I'm Jason Harris. You're listening to soul and science. Welcome to the PODCAST. I am joined by Josh Tagman, founder and CEO of you boost and good friend of mine and good friend of podcast. Josh Tegman serves as the founder and CEO v boost and early innovator and industry leader in the natural supplement and Wellness Space and entrepreneur at heart with multifaceted specialties. TAKEMAN began his career cofounding bad boy entertainment, who everyone knows that one. He served as VP of marketing, spear heading endorsements, Cross promotional opportunities and partnerships with outside artist like Jay Z laarn hill, Eminem, bust of rhymes, fifty cent and many, many more. Takeman also work closely with Shawn P diddy, puffy combs and orchestrated his non music Orient Adventures, including co creating and producing the infamous white party, Sean John Clothing, Lincoln, Sean John Navigator and C sweet relationships with Forbes five hundred companies. He is an executive producer of Netflix recent documentary biggie. I got a story to tell, which I watch with my kids and it was freaking great. Today he focuses on Eboost, the first of its kind natural energy and recovery, ready to drink beverage, named best new product of two thousand and nineteen by BEVNET. He boost is now sold in over fourzero locations all across the United States of America. You can follow Joss on social media at J M Takeman. That's JMT K M an. Thanks for joining us, Josh. We are excited to chat with you. We always have a theme. We always talk about soul in science, which is so being leading with the heart, science being leading with the head, and then we have a macro theme underneath, which is creating a brand from scratch, which is what you've done a few times. But really now you're focused on eboost. So great to have you here, Josh. Thanks for joining us. Let's dive right in. What is your story? What is the Josh takement origin story? Where you a born entrepreneur? Did you become an entrepreneur? Give me your sort of how you fell into where you are today. You know, I believe I fell into it, or I'd think I naturally, naturally gravitated towards it. I have kind of an interesting past. I was living in La I had never been to New York. I've always dreamed of being in New York and visiting it seemed like just like a whole nother world, in a planet. I had total, I think, three friends that lived in New York, and I mean friends like people. I could pick up the phone and stay at their house if I needed to. I was going to DC for a trade show. My Buddy moved to New York to model. I said, Hey, I'll come to New York first before and then take to train to DC. Got To New York, was absolutely mesmerized by it. was sitting in Soho Eating Gentle Ben's pizza and or famous Ben's pizza and drinking a bear on the street on West Broadway, and I'm like, how am I not living in the city? And my buddy goes, you know, if you move here within twenty one days, you can stay at my place as long as you want for free. You know, just testing me and challenging me, basically calling me out. So I literally went to the trade show and DC, came back resigned, collected my like thirty seven hundred dollars and commissions at the time at like twenty three. That seemed like a lot of money, or twenty four return my least car, drove all my stuff from Santa Monica to Northern California and bought a one way ticket to New York to sleep on his hardwood floor. And I got there, I think, in thirteen days. How long we are on the floor for? I was on the floor for probably two and a half, three months. Damn. By the way, it was a parquet floor. The Shit was the most on cut when you were twenty three. Had to blow up. Mattress been invented? Yet no, it did not. I literally slept on a parquet floor. Damn, Parque is the bottom of the wood hierarchy. Yes, and and then, like, how'd you get into the hip hop industry and music? I grew up in Danville,...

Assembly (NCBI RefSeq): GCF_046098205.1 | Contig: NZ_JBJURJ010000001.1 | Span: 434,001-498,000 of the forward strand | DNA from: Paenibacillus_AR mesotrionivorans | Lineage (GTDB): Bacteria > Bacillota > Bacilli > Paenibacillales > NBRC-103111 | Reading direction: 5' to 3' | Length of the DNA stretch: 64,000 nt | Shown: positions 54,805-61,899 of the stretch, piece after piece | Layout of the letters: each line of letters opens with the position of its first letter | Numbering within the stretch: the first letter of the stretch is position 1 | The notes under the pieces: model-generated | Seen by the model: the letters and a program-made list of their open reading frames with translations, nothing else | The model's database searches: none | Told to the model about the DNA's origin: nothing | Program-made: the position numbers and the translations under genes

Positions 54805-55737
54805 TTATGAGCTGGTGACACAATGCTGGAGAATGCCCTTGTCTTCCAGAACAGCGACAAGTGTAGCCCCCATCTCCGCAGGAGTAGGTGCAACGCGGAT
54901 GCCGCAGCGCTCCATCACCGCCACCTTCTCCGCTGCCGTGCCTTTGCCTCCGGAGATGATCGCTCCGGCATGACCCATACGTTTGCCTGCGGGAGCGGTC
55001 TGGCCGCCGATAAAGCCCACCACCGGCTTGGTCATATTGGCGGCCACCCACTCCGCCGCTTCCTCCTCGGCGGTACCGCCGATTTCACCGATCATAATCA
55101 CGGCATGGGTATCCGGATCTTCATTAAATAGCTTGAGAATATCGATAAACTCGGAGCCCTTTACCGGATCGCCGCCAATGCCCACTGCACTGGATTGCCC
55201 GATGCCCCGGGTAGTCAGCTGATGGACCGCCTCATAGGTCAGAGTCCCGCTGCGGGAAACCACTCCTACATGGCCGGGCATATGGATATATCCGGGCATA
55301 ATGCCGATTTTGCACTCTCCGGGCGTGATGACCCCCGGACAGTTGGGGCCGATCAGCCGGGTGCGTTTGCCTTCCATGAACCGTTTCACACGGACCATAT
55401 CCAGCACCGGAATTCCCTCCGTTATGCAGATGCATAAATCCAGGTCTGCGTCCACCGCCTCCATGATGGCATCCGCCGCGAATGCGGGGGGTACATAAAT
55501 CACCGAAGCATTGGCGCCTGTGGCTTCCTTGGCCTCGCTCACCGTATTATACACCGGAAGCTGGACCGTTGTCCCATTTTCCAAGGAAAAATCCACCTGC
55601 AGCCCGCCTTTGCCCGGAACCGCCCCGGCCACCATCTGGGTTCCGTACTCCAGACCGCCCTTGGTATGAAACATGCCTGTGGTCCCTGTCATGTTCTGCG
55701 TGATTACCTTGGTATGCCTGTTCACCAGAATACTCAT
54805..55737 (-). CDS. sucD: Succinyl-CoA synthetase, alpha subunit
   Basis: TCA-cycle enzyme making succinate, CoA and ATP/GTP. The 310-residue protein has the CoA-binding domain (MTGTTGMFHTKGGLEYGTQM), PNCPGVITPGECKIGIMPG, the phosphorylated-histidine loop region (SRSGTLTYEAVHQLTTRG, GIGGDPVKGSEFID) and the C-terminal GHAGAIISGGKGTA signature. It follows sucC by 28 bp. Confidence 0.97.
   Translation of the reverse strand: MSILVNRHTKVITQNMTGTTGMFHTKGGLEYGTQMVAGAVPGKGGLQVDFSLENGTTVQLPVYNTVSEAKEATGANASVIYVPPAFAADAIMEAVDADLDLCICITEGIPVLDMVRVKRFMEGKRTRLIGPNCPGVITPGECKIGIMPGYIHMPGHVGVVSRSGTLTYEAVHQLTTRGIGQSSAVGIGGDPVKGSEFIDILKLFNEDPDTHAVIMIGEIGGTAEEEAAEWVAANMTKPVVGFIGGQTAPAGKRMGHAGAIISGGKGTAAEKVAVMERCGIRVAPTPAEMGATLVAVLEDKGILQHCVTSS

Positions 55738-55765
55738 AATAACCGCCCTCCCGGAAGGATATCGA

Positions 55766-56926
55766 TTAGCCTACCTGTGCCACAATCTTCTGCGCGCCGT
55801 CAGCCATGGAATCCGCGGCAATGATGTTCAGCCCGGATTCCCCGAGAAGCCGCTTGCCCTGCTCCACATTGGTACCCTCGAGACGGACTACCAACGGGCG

...northern California, which is like literally the most suburban, Lily White area that you could grow up in. But for some reason, I think it was rappers delight when I was like eleven. That song just stuck with me and I loved it and I found myself sneaking off to Oakland Coliseum when I was twelve, thirteen fourteen, going to things like fresh festivals and hip hop concerts. My parents had no idea I was going to them. I mean, you know, people are getting beat up, people are getting stabbed, people are getting shot and I live in this little lily white protected area and Danville and I'm exposing myself to the stuff and Oakland. Back then Oakland was, you know, a much tougher place, but I just was enamored with the music and the culture and the lifestyle and for some reason I just loved it. And so that kind of stuck with me from my childhood all the way through college. rappers delight, which was from the sugarhill gang, that's right, and I bought the I bought the vinyl and I had a little player and I would play in my room every day. And so fast forward to you're on your friend's hardwood floor. You Love Rappers Delight, your salesman, you're in this amazing new city and what is the twenty three year old Josh do? First go out every single night. I literally got myself acclimated with New York City and little I think I went out seven nights a week and quickly blew through my thirty seven hundred dollars and I'm like Shit, I got to get a job. So I ended up taking, you know, a few miscellaneous jobs and then I met a guy at a tennis tournament in Miami who was going to be the new president of bad boy and I basically, you know, had a good conversation, hung out with them and I came back and I called called them and I said, listen, you're well aware there's a guy named Steve Rifkin that own loud records, but he created a marketing company called SARC where he was literally selling his knowledge and access and hiphop to corporate America and helping them credibly integrate their products or message into the hip hop community. He was really that bridge and I said I want to do what Steve's doing, but do it on the bad boy platform. And so jeff was kind enough to take a meeting with me. I presented him the whole concept. He said I love it, I see what Steve's doing. There's a huge opportunity and I said in Puffy's a brand like this kid, this kid is about to be a monster, you know, from the production side and the artist side and the artist that he had on his label. I like, this guy is going to break through and be a phenomenon. I just knew it. He just had that it, that it thing, and so we sat with Puffy and I gave him my little business plan and he thought everything look great until the very end where I put two thous a month and he's like too. I thought he's going to laugh, like twozero a month, like who in the world could live on too thus, especially in New York City? I thought, I think my rent was two thousand dollars a month. And he's like you want me to pay you two thousand a month? And I'm like, I just want to show you I'm committed and willing to go all in, and he goes, get the fuck out of here, I ain't paying you shit. You eat what you kill. When you make me money, that's when you can eat. And I go, well, how do I live and pay my bills? He goes, that's not my problem, playboy that shares Jesus. Yeah, so I just like Whoa, I kind of slap me in the fifth I just looked in the mirror and I said, you know, in life, how many times you have an opportunity to do what you want to do and sometimes you just have to find a ray of light and opportunity to get inside the door and be in the mix. And if you're talented, then you have an opportunity to shine and people can take notice. So I basically said, listen, Jeff, who was the CEO or the president of the time. I said, if I need you to come on a meeting, come on a meeting and I just need a desk in a phone and I'll figure it out and make it work. And you did and I did. I started in the mail room. How did you survive in the early days? My roommate worked at Hugo boss and so I was able to do some stuff for her on the weekends to help, you know, at least generate some money. I'm pretty sure I hit my parents up for some cash. I would do some PA work, you know, and the weekends if there's music videos or something,...